Taking time for books Armed with grant, library battles forces that keep adults from reading.

February 26, 1996

A GOOD BOOK'S value is too often lost on modern society. Between E-mails, rush hour traffic, car pools, working lunches and hurried phone calls, many of us have to steal time just to read the paper much less plunge into a book. Who would take the time to read Jane Austen's "Sense and Sensibility" when you can go to the movie?

The last time many adults were encouraged to sit down and focus on good literature was in school, when reading was more a chore than a conscious choice.

Thus, a Howard County Library reading and discussion program designed for adults who have little time to read -- is anyone excluded? -- should be a welcome development for those who have long been "meaning to get around to it."

The program, "Books Bridge the Gap," is funded by an $80,850 grant from the National Endowment for the Humanities. Discussions, set to start Friday, will be held at more than 50 libraries, workplaces, senior centers and prisons throughout Maryland, D.C., Northern Virginia and parts of Pennsylvania over the next two years. Specific sites are still being chosen. The program has already sparked the interest of many in the area who have been calling Howard libraries for more information.

Programs will address 25 themes, dealing with a variety of topics including history, romance novelists and autobiographies of women, among others. The library system will recycle supplies it already owns for program use.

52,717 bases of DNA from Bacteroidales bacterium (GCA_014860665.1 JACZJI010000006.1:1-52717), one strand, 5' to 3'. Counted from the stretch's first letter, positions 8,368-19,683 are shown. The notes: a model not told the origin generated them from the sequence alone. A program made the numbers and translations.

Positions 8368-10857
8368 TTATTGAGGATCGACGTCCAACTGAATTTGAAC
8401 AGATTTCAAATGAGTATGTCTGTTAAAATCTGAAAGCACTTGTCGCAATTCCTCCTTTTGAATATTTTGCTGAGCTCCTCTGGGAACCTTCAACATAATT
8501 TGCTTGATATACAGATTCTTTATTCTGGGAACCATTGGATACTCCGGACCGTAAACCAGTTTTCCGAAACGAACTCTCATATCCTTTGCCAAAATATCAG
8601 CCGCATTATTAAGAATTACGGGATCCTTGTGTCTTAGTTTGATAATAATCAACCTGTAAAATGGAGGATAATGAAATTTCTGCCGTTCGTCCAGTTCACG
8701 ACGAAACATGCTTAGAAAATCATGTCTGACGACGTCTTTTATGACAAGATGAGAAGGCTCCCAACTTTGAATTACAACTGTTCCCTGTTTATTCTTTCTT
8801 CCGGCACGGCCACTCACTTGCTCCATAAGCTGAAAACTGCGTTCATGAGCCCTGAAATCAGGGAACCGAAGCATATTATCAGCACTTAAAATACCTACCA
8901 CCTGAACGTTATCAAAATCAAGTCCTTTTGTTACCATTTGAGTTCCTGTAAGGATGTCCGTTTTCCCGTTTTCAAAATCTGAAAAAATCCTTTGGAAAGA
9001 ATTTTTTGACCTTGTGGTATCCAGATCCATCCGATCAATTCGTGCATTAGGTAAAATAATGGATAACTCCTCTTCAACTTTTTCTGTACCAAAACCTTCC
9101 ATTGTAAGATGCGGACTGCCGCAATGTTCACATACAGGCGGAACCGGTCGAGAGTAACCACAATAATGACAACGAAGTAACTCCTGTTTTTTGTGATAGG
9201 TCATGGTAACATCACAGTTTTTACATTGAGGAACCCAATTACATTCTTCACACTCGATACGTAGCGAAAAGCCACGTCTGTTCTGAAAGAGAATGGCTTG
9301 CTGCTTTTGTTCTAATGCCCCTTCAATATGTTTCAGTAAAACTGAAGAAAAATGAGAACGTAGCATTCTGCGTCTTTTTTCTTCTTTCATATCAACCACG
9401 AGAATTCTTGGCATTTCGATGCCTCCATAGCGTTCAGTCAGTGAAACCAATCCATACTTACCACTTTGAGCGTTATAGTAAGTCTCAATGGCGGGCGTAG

NEH money will cover only speaker fees and supply costs -- a major factor in why the federal arts funding agency chose Howard as one of only four libraries nationwide to receive such a grant, said Patricia Bates, adult coordinator for the Howard County library. (She had launched a similar program 25 years ago in New England and in 1989 received the NEH's Charles Frankel Prize for her work in furthering public interest in the humanities.)

Most discussions will last between 60 and 90 minutes and will be taught primarily by college professors. Programs will consist of three to six discussions. Some programs will be held in workplaces and tailored to fit the participants' schedule, such as lunch hour, Ms. Bates says. Indeed, a little more brain food on the daily menus would do many of us a world of good.

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